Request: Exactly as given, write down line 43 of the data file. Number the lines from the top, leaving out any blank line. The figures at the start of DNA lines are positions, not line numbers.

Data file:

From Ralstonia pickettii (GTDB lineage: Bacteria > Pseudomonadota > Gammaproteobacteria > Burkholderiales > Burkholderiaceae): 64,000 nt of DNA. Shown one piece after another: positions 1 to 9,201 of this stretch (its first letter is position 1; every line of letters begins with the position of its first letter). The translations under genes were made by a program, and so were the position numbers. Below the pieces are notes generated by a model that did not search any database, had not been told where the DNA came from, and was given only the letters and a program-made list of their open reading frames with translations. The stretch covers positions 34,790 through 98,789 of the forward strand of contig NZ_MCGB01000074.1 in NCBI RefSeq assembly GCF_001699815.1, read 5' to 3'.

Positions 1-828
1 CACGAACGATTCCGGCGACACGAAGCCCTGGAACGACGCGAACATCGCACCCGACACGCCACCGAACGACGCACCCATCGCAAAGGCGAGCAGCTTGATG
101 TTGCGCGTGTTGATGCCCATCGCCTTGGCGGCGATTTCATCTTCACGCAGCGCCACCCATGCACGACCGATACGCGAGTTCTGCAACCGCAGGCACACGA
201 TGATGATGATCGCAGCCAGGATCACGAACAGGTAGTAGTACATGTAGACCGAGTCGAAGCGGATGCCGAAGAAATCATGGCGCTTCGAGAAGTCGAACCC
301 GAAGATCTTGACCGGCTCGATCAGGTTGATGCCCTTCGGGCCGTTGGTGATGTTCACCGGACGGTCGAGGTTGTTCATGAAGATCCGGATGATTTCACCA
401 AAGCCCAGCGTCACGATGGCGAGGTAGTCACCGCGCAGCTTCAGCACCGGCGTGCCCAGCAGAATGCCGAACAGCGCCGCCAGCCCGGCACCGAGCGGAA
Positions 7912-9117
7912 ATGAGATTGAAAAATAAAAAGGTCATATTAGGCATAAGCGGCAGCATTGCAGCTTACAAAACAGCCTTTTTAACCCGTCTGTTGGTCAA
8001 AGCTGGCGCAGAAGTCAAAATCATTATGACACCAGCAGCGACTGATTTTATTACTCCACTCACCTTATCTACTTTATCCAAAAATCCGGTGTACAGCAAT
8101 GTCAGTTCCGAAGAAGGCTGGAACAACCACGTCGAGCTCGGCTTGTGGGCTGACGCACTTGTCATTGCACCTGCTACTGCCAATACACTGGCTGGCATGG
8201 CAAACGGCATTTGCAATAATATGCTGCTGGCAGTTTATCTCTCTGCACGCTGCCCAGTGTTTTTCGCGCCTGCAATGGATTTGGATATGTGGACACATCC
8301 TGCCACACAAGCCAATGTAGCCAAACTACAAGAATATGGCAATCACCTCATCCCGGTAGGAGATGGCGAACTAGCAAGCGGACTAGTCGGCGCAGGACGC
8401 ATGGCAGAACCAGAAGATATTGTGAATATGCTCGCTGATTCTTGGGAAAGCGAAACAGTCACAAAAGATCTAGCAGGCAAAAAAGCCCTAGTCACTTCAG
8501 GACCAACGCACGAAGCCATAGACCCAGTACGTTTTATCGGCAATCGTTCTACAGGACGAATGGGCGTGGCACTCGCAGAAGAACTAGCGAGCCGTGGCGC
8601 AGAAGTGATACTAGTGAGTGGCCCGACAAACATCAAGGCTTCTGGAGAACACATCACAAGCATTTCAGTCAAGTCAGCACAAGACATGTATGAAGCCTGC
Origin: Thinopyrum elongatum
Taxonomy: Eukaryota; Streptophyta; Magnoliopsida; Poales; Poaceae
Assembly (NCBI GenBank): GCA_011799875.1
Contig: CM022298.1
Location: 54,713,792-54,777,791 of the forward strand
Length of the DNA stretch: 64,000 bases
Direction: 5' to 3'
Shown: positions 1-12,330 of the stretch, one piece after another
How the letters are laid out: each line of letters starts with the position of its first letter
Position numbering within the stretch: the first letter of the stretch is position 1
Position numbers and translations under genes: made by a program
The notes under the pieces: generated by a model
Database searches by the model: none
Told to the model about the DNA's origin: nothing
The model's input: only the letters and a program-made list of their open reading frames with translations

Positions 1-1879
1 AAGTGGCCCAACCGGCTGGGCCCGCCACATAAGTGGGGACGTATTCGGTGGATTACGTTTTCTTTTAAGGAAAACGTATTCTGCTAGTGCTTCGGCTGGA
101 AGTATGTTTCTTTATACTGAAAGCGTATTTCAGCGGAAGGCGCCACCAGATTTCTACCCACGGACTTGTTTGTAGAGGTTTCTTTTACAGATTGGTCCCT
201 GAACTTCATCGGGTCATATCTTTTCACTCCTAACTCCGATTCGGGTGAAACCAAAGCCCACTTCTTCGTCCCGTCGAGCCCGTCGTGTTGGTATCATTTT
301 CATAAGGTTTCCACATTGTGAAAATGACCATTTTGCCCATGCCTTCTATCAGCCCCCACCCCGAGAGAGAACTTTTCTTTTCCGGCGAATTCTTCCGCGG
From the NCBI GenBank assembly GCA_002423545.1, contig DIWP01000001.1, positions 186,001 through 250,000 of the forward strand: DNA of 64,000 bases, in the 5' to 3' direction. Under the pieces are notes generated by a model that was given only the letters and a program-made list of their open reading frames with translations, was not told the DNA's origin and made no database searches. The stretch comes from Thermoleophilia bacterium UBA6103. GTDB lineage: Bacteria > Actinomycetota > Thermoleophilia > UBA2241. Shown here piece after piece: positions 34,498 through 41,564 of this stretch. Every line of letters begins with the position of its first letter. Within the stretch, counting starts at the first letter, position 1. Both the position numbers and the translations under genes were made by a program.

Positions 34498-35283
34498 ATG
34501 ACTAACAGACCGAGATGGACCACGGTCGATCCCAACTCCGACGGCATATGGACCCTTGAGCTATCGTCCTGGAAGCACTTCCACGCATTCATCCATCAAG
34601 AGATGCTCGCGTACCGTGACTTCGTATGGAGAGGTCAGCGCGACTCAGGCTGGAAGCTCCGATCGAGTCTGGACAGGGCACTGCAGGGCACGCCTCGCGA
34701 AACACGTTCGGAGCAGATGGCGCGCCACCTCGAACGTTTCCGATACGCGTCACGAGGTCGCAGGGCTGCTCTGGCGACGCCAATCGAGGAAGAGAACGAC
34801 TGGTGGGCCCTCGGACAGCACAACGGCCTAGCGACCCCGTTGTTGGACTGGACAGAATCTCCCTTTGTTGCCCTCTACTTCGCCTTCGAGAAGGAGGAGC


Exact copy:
34801 TGGTGGGCCCTCGGACAGCACAACGGCCTAGCGACCCCGTTGTTGGACTGGACAGAATCTCCCTTTGTTGCCCTCTACTTCGCCTTCGAGAAGGAGGAGC